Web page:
While we were developing the bioreactor, we always kept in mind the potential market value
“While we were developing the bioreactor, we always kept in mind the potential market value. We knew our way to the technology transfer office quite well. Patenting or licensing our product was always on our mind. Especially because valorisation aspects of research are becoming more and more important in grant applications”, Spee explains. But now that there’s a real product, the researchers are on a journey to become entrepreneurs. “The spinning bioreactor outperforms the competition when it comes to organoid production, so the market potential is clear. And if there is no competition, there is no market: that’s just one of the things we are learning in an intensive entrepreneurship course at UtrechtInc, a startup incubator” says Spee. The entrepreneurship journey started during the summer after a meeting with Stephen Gray of ROM Region Utrecht and Utrecht Science Park. “I knew Stephen through the UAIM Hub so we’d chatted before about startups and spin-outs and the like. Stephen really showed me the commercial potential of the organoid bioreactor technology. He took me through the steps of starting our own startup venture and explained how to de-risk the process associated with biotechnology startup formation from his own experiences and lessons learned in the industry, highlighting the importance of thinking beyond the technology." It was very lucky that we spoke about our bioreactor when we did, because we later got accepted into the UtrechtInc validation course just in time. A quick pitch and application later, Spee and Schneeberger were was admitted into the program. “They must have seen potential in our product and likely they saw our lack of experience as entrepreneurs”, Spee laughs. “We are now in week 3 and it’s pretty intense. You learn all the basics of becoming an entrepreneur in a really short time”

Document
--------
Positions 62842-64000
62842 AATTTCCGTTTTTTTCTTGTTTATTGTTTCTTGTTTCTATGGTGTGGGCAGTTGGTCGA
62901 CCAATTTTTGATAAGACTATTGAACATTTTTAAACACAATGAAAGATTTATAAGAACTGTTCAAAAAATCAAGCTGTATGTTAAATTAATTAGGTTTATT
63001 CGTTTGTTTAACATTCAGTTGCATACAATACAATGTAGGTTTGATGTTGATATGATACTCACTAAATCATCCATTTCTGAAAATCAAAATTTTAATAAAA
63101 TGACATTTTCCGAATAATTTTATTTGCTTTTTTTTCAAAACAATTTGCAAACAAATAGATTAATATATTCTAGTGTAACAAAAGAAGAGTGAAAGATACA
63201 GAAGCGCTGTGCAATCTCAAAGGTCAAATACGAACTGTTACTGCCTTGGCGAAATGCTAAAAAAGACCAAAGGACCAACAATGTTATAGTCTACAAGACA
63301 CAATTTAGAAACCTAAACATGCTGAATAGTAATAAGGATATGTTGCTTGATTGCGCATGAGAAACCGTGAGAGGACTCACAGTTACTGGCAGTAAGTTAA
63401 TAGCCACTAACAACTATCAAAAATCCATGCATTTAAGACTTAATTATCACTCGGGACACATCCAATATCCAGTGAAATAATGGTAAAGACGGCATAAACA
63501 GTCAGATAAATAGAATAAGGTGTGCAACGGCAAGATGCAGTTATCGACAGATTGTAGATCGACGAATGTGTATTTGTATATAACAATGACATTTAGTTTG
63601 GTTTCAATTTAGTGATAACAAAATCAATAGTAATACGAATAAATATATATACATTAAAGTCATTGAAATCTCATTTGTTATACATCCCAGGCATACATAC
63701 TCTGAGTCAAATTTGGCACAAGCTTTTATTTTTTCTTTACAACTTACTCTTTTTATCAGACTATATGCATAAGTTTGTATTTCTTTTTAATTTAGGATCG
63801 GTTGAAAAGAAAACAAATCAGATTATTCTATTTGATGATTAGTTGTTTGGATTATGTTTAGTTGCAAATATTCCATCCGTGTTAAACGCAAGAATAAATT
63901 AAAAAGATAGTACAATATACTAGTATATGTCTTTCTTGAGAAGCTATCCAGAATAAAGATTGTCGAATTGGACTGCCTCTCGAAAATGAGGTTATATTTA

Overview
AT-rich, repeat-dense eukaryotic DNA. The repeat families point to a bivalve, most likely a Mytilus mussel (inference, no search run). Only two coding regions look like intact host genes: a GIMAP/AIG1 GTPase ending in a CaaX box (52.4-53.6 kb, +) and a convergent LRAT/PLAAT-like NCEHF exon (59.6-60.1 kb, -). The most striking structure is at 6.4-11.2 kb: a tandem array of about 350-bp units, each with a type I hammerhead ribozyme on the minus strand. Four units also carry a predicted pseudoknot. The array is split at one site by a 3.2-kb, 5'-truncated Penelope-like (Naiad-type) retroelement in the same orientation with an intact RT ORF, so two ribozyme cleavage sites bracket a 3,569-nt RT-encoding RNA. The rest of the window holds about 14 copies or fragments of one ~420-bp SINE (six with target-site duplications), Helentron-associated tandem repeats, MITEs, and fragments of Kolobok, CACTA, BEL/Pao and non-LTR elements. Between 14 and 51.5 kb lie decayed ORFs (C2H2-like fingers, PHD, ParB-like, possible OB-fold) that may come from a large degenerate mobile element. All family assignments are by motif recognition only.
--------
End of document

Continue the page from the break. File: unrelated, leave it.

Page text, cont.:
“It is not in my nature to keep things to myself”, says Spee, who is a firm believer of open science. “However when you are developing something novel with real market potential, that’s something you also want to protect.” The team developed the bioreactor outside of the academic spotlight as much as possible. “The bioreactor was not part of a PhD project for it would have been hard to ask a PhD not to publish, and even Masters students who wrote their thesis on the subject now have their thesis under embargo.” In the end, the aim is to spin the product out and get it running in as many labs as possible. “We know there’s interest, the bioreactor is already running in colleagues’ labs under non-disclosure agreements”. Spee would love to present his product at an academic conference, but he will have to wait for the patent before he can do that.